It's no secret here that the police have limited resources compared to Mr Pistorius' highly paid team of experts. Proceedings have begun to resemble a childish game of "my experts are better than yours". But who will the court believe?

He said she then fell backwards before being hit in the arm and the head by the last two bullets fired by Mr Pistorius through the wooden door as she crossed both hands over her head to protect herself.

'She dropped immediately'

Contradicting the athlete's testimony that the shots had been fired in close succession, Capt Mangena said there had been a short break between the first and second shots and that the second bullet missed Ms Steenkamp.

Correspondents say this corroborates evidence given by a neighbour who said she heard a shot, then a pause, then three further shots. It also suggests that Ms Steenkamp may have had time to scream before she fell to the floor, supporting the neighbour's testimony that she had heard a woman screaming.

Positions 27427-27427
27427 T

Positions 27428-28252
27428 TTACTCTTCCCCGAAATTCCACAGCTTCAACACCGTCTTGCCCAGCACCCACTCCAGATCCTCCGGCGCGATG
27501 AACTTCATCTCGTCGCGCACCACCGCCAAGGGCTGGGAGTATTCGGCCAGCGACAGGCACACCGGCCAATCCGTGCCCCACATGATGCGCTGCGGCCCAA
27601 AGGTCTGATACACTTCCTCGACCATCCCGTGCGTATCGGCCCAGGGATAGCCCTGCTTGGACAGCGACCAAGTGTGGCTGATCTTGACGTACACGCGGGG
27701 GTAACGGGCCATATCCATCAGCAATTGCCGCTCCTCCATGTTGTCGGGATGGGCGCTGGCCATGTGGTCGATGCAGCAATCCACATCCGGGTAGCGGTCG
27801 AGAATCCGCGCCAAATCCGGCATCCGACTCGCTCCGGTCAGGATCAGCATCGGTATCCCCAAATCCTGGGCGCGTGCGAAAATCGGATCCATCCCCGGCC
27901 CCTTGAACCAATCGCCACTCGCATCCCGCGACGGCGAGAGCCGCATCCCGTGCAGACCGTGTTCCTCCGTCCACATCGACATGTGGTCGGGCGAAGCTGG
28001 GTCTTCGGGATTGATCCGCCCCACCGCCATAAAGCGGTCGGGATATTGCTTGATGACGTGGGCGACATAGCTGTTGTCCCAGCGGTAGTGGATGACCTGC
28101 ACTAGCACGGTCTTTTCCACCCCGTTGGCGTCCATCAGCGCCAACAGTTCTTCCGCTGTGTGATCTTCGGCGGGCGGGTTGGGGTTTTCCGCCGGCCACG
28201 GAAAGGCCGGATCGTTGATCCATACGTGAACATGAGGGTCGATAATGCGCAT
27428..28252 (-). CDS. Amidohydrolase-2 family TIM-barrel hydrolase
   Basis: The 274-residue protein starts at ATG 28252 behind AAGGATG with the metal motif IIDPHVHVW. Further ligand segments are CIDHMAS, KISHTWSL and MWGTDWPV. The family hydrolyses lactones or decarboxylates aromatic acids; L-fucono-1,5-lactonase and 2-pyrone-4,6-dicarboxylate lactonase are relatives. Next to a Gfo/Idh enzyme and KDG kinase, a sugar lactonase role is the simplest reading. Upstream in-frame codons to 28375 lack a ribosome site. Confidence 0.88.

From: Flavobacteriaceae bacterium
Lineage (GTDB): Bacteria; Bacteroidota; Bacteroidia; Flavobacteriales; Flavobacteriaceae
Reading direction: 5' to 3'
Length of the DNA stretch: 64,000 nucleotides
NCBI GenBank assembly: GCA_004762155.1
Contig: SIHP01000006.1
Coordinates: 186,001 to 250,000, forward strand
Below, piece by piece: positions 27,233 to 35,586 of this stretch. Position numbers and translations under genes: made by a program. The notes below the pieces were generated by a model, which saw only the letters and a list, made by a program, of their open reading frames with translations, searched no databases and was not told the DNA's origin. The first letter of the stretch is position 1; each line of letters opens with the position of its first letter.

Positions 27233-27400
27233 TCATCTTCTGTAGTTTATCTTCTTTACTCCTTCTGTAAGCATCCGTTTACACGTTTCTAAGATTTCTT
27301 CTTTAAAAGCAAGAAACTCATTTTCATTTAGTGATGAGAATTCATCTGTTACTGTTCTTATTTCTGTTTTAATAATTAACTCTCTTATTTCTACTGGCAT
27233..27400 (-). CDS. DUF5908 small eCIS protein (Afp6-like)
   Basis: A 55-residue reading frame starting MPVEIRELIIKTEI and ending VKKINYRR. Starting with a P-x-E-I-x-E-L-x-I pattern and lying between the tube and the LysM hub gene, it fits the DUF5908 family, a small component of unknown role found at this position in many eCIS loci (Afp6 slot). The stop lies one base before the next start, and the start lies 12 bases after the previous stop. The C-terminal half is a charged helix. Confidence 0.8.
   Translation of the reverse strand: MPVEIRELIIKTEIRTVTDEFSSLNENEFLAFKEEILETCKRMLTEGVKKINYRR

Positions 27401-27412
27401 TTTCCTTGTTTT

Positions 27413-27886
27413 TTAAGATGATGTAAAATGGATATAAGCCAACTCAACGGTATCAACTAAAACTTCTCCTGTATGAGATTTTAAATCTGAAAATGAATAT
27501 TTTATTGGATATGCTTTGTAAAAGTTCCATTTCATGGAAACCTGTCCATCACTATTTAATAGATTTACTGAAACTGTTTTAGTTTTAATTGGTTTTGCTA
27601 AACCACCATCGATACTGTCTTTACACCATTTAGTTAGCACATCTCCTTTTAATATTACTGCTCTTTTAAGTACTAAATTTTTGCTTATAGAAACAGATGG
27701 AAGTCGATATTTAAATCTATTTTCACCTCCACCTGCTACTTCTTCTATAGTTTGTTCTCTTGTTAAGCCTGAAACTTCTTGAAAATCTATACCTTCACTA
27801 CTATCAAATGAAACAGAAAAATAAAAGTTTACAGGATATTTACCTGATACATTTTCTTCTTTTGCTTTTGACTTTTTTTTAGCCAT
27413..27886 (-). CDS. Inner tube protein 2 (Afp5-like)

"I'm of the opinion that after [the first] wound was inflicted... she dropped immediately," Capt Mangena said. She then slumped into a "seated or semi-seated position" on top of a magazine rack, according to the police officer.

After the third and fourth shots she "ended up with her head on top of the toilet seat, and the lower part of her body on the rack", Capt Mangena added.

But defence lawyer Barry Roux contested Capt Mangena's evidence on the timing, maintaining that the bullets could have been fired in quick succession using a "double tap" technique - where the trigger is pulled in quick succession.

Capt Mangena insisted this was "impossible", saying that if this had been the case then Ms Steenkamp's wounds would have been in the same area of her body.

Oscar Pistorius with his sister Aimee on day 13 in the Pretoria courtroom Oscar Pistorius was comforted by his sister Aimee as the trial was adjourned on day 13

The court also heard from Col Mike Sales, an officer in the police technological investigations department, who analysed data from Mr Pistorius' smartphones and tablets.